Alderman Col. Samuel Wilson placed a sum with the Weavers' Company of London, from whom the Islington churchwardens received £5 p.a. from 1885, distributed in gifts of 10s. to 10 parishioners not receiving parish relief. (fn. 93)
A fund called the poor's stock was formed when each recipient of some waste of Highbury manor contributed a sum for the Islington poor; the fund totalled £212 10s. stock in 1895. Dividends were paid to the churchwardens and used to buy bread, coals, and other gifts. (fn. 94)
Mrs. Ann Geary, before 1895, left £50 invested in stock, to provide £1 10s. a year to buy bread for the poor. (fn. 95)
Mrs. Isabella Ferris, before 1895, left £300 for the repair of Elizabeth Sebbon's tomb, the surplus to be spent on fuel for the poor. (fn. 96)
Thomas Dickenson, before 1895, left £4,000 stock to the incumbent of St. John's, Upper Holloway, and trustees, the income to buy bread, potatoes, and coals for 20 families attending St. John's. By 1895 the charity had been divided among churches formed from St. John's district. (fn. 97) Under a Scheme of 1975 the income, c. £150 in 1978, relieved members of St. John's and of St. Mark's with St. Anne's. (fn. 98)
Mary Ann Crease, (fn. 99) by will proved 1895, left a sum to provide coal annually for the poor of St. Stephen's, Canonbury. Mary Georgiana Allen, by will proved 1925, left a small sum for the same purpose. In 1982 the charities, together producing an income of between £10 and £25 p.a., were managed under a Scheme of 1963.
Mrs. Phebe Eliza Rowarth, by will proved 1895, left £1,000 stock to the churchwardens of St. Mary's, Hornsey Rise, for payments to elderly widows every Christmas. In 1966 the income of £34 was distributed to 27 widows.
The Heartwell charity, established by Mrs. Louisa and Miss Emily Heartwell under a will proved 1896, provided for bread, potatoes, and coal to be given in winter to 20 poor of St. John's, Upper Holloway, or of St. Peter's and All Saints', to the value of 4s. each per week. In 1968 groceries worth £50 were distributed.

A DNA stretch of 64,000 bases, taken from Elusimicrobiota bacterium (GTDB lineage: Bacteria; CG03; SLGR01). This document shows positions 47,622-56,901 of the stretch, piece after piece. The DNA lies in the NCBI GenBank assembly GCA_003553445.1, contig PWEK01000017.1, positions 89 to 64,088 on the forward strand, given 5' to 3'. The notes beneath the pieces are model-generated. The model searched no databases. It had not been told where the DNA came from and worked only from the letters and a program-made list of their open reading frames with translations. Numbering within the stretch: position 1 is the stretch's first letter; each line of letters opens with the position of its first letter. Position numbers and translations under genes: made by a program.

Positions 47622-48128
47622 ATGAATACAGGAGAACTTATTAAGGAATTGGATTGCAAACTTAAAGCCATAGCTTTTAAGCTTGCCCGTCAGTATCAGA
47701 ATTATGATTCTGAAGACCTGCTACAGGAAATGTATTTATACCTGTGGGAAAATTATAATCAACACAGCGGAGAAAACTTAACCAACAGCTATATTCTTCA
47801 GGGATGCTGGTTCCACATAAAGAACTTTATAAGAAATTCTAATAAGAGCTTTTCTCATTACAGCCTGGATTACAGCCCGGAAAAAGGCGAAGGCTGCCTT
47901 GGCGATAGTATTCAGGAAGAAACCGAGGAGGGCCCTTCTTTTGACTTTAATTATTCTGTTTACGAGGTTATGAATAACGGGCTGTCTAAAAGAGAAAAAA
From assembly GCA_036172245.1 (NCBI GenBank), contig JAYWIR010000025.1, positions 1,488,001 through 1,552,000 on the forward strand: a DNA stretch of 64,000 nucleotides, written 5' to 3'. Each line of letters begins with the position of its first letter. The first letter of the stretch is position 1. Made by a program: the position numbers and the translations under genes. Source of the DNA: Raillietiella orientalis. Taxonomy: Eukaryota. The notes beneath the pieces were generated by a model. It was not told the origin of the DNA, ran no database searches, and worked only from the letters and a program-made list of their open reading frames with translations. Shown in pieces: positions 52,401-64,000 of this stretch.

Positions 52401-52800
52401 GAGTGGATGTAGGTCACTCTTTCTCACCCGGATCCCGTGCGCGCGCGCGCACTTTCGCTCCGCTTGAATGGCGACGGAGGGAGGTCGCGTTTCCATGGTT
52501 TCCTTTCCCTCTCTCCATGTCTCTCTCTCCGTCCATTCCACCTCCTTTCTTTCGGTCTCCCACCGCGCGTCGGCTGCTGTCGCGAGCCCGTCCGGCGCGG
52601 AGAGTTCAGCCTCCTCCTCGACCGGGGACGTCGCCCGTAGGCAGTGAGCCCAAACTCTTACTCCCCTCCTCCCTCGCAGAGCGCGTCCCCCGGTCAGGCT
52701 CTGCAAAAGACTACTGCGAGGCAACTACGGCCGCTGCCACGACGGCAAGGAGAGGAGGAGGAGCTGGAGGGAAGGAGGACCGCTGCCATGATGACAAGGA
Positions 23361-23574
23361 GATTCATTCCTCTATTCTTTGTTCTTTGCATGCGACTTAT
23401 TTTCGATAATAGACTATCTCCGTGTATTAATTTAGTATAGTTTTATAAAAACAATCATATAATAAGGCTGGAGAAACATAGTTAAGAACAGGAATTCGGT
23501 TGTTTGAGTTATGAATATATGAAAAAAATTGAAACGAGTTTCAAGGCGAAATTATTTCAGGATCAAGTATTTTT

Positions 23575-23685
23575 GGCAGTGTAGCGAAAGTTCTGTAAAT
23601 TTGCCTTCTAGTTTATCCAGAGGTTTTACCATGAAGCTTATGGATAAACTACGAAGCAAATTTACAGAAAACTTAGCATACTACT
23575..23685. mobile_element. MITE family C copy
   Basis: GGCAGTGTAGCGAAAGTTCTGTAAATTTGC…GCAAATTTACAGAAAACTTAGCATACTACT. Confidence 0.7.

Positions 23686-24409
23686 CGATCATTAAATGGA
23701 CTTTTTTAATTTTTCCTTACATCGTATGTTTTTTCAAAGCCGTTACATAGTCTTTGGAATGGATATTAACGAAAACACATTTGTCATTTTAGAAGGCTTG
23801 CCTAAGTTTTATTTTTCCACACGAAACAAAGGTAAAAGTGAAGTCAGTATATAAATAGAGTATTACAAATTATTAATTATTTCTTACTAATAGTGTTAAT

Thomas Lyon, by will proved 1905, left shares which realized £215 9s. 8d., the income to be divided equally among 20 poor of St. John's, Upper Holloway. In 1972 the income was £7 8s. 2d., and in 1982 the charity was managed under a Scheme of 1975.
Henrietta Thresher Glenny, by will dated 1912, left £1,200 each to the parishes of Christ Church, Highbury, and St. John's, Highbury Vale, for their poor. The sums were invested, and under a Scheme of 1980, following the union of the parishes, the joint income of £30 was disbursed by the vicar of Christ Church.
Emma Elizabeth Jones left houses at Southend-on-Sea (Essex) to establish a fund named, after her father, the Charles William Jones Trust, which was set up in 1949. The property had been sold and £3,960 4s. 9d. invested by 1962, the income being spent on poor people striving to help themselves, preferably resident in Upper Holloway.
Mary Lowthion Naile, by will proved 1949, left the residue of her estate in reversion to Islington M.B. to assist middle-class women, the charity being named after her father John Shepperd Naile. Under a Scheme of 1969, £3,600 8s. was invested; in 1971 the income was £114 15s. 9d., of which £50 was distributed.
Charlie Reid, by will dated 1968, left all his furniture, personal belongings, and £100 to form the Charlie Reid fund for the sick and elderly of Islington. Stock worth £1,595 was purchased, producing £100 to £136 in 1971-5.
William Heron Welfare Trust. William Heron, woodmonger of London, in his will dated 1580 left land to the Clothworkers' Company of London, who were to pay £8 a year to the upkeep of roads in Islington, Clerkenwell, and St. Pancras. After a considerable increase in the value of the estate a Chancery order reapportioned the income: most of it went to the poor of Islington, Clerkenwell, and St. Pancras, but in 1983 Islington received £158 for repairing parish highways. Under Schemes of 1972 and 1980 the income was to be used for the relief of aged poor in Islington L.B. and the provision of recreational and other facilities. (fn. 1)